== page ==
The very worst thing about this thievery is it is usually directed against your own friends and family, those who are immediately close to you, where you can use the psychological tricks that the MLM tutors teach you to start your so-called sales career.

Actively Stupid

And this is where all falls down, because even the simplest wiki search would have revealed that fewer than 1% of participants in the schemes ever makes a positive financial return. Participation in a scheme where you have less than a 1% chance of making a positive return, especially where the scheme itself requires you to invest hundreds of hours, your personal reputation, and money belonging to your friends and family, is really, seriously, foolish. I call it “actively stupid”.
So, there we have it, you really should not join in anything that even vaguely looks like a multilevel marketing scheme. And you should run away as fast as you can when such a scheme involves health claims and selling to your friends and family.
Right now the larger global horrors in terms of MLM schemes punting dubious claims for overpriced pseudo-cures are all listed on a convenient Wikipedia page for you to read and then run away from. Actually the colloidal silver scams don’t seem to be listed on this page, so I did a little bit of research below to help you find those as well.
So by now, you’ve probably realise that I really, really do not like MLM or the behaviour of the people that participate in them. I genuinely think less of anyone that I discover participate. It looks like it’s going to take the law quite a long time to get to grips with ways of isolating and closing the schemes down. Until then it is just down to common sense and a few people who are prepared to say a flat “no” to any offers of participation. Mathematically it only takes a small percentage to refuse to join to dramatically accelerate the rate at which the schemes collapse.
And that, at the end of the day, is the best thing that you can do: make the schemes collapse as fast as possible….
…. and start a proper business.

David J. Bailey (copyright 2015)


  1. It sounds like Mr. Bailey is talking about Amway?

    1. quixtarisacult - Mr. Bailey seems to understand that all so-called 'MLMs' are essentially identical.

      I don't think that Mr. Bailey can ever have talked at length with 'MLM' victims, or he wouldn't have been so swift to generalize the reasons for their falling for the 'MLM' lie, in the way that he has.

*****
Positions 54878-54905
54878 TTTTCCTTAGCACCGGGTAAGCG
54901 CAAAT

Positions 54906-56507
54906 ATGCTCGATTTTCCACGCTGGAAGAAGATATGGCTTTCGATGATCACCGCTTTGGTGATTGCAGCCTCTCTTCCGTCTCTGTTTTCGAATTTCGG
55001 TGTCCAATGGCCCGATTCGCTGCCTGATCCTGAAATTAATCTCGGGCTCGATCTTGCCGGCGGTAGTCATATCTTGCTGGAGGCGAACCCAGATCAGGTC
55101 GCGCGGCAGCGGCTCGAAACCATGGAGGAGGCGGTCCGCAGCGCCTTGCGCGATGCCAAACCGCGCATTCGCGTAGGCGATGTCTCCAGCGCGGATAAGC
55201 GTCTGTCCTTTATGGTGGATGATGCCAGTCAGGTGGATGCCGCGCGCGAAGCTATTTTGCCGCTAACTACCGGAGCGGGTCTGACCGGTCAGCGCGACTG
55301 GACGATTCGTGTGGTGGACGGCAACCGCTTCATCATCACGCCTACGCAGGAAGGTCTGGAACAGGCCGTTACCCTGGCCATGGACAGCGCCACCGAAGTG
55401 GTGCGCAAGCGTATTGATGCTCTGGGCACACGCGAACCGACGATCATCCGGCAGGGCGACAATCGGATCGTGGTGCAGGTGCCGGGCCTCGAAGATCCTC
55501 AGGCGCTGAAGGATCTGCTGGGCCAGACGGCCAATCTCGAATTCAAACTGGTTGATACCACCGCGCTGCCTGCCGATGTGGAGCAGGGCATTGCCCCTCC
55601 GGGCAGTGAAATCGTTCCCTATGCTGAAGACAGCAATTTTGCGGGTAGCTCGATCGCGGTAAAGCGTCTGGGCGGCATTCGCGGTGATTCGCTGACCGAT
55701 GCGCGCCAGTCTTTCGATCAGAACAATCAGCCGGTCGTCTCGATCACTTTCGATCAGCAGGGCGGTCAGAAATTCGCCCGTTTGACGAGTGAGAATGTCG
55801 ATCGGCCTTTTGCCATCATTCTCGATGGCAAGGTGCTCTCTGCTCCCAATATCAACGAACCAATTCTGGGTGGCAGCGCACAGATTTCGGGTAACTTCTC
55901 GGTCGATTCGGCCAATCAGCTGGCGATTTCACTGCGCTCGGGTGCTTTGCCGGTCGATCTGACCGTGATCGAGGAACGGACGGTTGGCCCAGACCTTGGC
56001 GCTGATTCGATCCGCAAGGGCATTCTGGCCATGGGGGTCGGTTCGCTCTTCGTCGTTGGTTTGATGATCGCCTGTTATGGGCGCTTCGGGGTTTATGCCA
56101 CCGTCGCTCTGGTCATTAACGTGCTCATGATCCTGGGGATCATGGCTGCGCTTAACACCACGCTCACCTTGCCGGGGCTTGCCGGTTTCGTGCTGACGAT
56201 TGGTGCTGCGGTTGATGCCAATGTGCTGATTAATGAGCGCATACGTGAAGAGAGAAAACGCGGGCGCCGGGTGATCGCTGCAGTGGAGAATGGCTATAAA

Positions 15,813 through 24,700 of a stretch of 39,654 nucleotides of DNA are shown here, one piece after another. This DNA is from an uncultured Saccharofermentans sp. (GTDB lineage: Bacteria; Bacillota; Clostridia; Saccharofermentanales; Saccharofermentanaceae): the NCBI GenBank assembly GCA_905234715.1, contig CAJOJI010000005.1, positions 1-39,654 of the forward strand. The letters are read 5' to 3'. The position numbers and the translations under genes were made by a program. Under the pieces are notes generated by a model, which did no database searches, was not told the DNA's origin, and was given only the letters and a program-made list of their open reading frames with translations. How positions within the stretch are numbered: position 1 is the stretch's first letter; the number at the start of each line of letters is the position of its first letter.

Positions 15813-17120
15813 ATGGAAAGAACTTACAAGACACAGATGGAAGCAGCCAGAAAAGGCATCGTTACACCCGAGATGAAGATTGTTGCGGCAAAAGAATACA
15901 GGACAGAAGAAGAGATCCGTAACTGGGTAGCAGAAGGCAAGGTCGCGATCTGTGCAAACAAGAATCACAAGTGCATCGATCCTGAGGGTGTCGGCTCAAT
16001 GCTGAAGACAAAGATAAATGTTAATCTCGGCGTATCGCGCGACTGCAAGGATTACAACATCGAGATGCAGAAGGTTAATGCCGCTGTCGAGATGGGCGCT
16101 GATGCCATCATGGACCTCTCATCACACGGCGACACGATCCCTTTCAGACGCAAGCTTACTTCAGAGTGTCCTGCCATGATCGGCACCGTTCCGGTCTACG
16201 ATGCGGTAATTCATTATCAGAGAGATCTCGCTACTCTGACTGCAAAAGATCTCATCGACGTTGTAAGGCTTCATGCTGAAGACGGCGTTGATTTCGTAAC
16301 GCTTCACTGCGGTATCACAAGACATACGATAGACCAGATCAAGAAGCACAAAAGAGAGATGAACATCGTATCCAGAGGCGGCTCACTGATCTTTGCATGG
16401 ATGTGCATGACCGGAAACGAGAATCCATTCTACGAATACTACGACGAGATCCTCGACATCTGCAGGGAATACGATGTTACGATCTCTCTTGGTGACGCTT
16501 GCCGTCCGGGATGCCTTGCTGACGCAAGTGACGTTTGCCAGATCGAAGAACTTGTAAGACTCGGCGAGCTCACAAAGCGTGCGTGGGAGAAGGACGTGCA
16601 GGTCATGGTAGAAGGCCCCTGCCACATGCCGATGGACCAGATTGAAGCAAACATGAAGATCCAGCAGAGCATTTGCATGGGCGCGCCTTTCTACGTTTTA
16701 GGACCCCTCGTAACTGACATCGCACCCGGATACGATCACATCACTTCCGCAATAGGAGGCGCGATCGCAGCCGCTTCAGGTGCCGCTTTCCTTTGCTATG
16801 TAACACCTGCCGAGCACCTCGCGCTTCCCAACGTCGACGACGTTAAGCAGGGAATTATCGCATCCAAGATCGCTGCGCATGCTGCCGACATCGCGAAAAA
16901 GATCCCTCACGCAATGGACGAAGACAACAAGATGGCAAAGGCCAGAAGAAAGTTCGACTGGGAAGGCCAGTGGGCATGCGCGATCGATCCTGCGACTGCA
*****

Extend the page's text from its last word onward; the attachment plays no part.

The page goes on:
Mr. Bailey's article strongly reminds me of my own initial reaction to 'MLM' cultism, before I understood that, at a moment of vulnerability, virtually anyone can fall for a cult.

      At first, I couldn't believe that something so absurd, and obviously criminal, as 'MLM' could dupe so-many people.

  2. David - How can the mainstream media have missed this story? In my experience lawyers accountants businessmen all take the same attitude to MLM as David Bailey. They see it a dumb-ass business for dumb-asses. Why can't journalists can see MLM is a massive con?

    1. Anonymous - As I keep pointing out, Journalists are not trained to look beyond the ends of their noses. Consequently, they have continued to treat the 'MLM' phenomenon as a 'business' story.

      I agree that if you ask independent people with commercial / legal / financial experience for their opinion of 'MLM' they will invariably laugh out loud. That said, it's surprising how many people have never heard of 'MLM.'

      Unfortunately, 'MLM' is not a business (dumb-ass or otherwise), has never been a business and never will be a business (in the traditional sense of the word). It is the thought stopping jargon-label for a self-perpetuating, blame-the-victim cultic racket.

      Some journalists have written critically about parts of the 'MLM' fairy story, but no mainstream journalist has even got close to identifying the overall phenomenon.

      Perhaps the most powerful articles, and television documentaries, were produced in France in the 1990s about the 'Amway' spin-off 'known as 'le Groupement' or 'GEPM.' This was accurately identified as a cultic fraud with connections to the 'Assemblies of God' in the USA.

      The mainstream French media effectively destroyed 'GEPM,' but a decade later, French journalists made a network trelevision documentary which effectively promoted the 'Mormon MLM' racket known as 'Forever Living Products.'

    2. Are these French documentaries available on the net?

    3. The French documentaires that identified 'GEPM' as a cult and featured interviews with destitute and traumatized victims, were broadcast in the mid 1990s and (as far as I'm aware) they are not available on the Net. The best one was made for a news magazine show, 'Envoyé Special.'

      There are plenty of media reports of these documentaries still available on the Net, but they are in French



      The documentary which effectively-promoted 'FLP,' and which did not feature any victims, was also shown on 'Envoye Special,' but far more recently. This is still available on the Net.